4D CT in geosciences

We will focus on 4D imaging of dynamic processes in rocks using the SkyScan 1275 micro-CT system. Examples of 4D (time-resolved) tomography of both step-wise as well as continuous processes will be shown.

4D CT or time-resolved CT images dynamic processes in full 3D, where "time" is considered the 4th dimension. These processes can be imaged in steps, with no movement during a scan and in this case we speak of "time-lapse imaging". When processes happen fast, so-called "real-time imaging" is applied. This requires fast, continuous scanning of the sample, a task for which the SkyScan 1275 is an ideal system. The development of micro-CT technology made these 4D imaging methods possible in laboratory machines, and is now finding its way in the geoscience community where movement of fluids and crystallization of solids in pore spaces are the driving forces in e.g. oil and gas recovery or weathering of natural stone.
Time lapse CT of these processes is performed by scanning a slow process at intermediary steps, e.g. every day or after each cycle of a certain treatment. In time-lapse CT, image quality is often more important than acquisition speed, so this can be done on mostmicro-CT systems.

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Example of time-lapse imaging. Volume render of a Bentheim sandstone sample with salt crust visualized over one half of the sample

Real-time imaging of dynamic processes requires short acquisition times, as samples are not stable during a scan. Making the scan time as short as possible minimizes the movement of the sample and the phases inside it during acquisition, reducing movement artefacts during reconstruction. Real-time imaging focusses mostly on imaging speed and less on image quality. The SkyScan 1275 can perform scans in 1 - 3 minutes, while keeping enough image quality for quantitative analysis of processes.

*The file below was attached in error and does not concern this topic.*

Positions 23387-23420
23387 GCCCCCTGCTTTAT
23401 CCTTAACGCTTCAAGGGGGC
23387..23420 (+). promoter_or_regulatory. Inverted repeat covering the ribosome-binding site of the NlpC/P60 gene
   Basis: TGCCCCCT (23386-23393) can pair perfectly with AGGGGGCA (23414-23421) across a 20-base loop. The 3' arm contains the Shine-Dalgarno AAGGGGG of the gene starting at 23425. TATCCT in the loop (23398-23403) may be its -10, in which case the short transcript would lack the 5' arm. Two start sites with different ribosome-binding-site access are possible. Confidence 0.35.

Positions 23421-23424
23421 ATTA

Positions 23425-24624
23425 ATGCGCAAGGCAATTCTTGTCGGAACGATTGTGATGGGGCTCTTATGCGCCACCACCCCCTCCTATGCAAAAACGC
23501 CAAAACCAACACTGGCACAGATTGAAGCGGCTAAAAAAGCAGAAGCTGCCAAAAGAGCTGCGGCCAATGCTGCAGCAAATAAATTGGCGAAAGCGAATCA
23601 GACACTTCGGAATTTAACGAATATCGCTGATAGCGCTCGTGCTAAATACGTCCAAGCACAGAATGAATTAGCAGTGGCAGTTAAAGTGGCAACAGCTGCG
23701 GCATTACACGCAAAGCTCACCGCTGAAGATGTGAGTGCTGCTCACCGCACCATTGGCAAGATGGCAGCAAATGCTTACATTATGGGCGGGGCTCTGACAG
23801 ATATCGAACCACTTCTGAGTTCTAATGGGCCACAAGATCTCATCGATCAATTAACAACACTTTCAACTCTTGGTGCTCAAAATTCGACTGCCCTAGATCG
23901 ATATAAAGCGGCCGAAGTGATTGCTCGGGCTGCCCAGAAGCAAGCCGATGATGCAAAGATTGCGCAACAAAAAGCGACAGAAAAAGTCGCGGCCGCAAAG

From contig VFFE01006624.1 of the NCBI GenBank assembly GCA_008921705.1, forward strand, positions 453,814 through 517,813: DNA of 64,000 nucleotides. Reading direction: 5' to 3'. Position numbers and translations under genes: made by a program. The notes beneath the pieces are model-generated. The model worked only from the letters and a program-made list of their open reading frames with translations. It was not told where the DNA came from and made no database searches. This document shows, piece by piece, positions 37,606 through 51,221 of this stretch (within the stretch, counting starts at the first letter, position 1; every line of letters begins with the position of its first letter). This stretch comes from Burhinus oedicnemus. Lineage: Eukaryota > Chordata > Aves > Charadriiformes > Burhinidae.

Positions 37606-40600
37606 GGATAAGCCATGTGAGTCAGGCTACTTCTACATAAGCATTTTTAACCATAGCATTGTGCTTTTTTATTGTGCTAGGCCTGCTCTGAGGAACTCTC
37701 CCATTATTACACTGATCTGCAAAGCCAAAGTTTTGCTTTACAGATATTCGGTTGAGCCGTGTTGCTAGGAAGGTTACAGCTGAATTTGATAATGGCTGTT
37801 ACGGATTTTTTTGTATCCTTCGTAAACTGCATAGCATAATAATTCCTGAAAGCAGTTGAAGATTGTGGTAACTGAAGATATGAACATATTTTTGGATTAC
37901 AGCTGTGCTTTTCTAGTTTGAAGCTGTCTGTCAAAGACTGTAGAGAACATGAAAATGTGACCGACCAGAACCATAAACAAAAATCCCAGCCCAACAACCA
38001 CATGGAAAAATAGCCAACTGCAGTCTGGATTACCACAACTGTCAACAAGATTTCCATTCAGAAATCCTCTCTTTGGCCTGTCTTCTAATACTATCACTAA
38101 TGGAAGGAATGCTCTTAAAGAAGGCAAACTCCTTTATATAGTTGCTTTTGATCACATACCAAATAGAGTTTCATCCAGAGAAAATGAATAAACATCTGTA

Method note "MN087_Fast, real-time CT in geosciences" will guide you through the entire process of analysis of a time series of very fast CT scans, from acquisition, over reconstruction, to 3D analysis. Method note "MN088_Time-lapse CT imaging for geomaterials" will do the same for time-lapse imaging. When comparing different CT scans, it is important that they are scanned and reconstructed using the same conditions, to minimize any error in later results.

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Cross-section of the same rock with evolution of the salt crust in 4 cycles of saturation with salt liquid and drying at atmospheric conditions

Image registration using DataViewer makes it possible to compare data pore-to-pore or grain-to-grain and create appealing images and movies of your data. Quantitative analysis of all datasets will provide the evolution of the features of interest over time. The method notes show that the entire analysis procedure can be done using the Bruker microCT software packages.

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Example of real-time imaging. The evolution of fluid content of pores during 30 minutes is visualized in these cross-sections. The orange arrows indicate where fluids are clearly moving through the material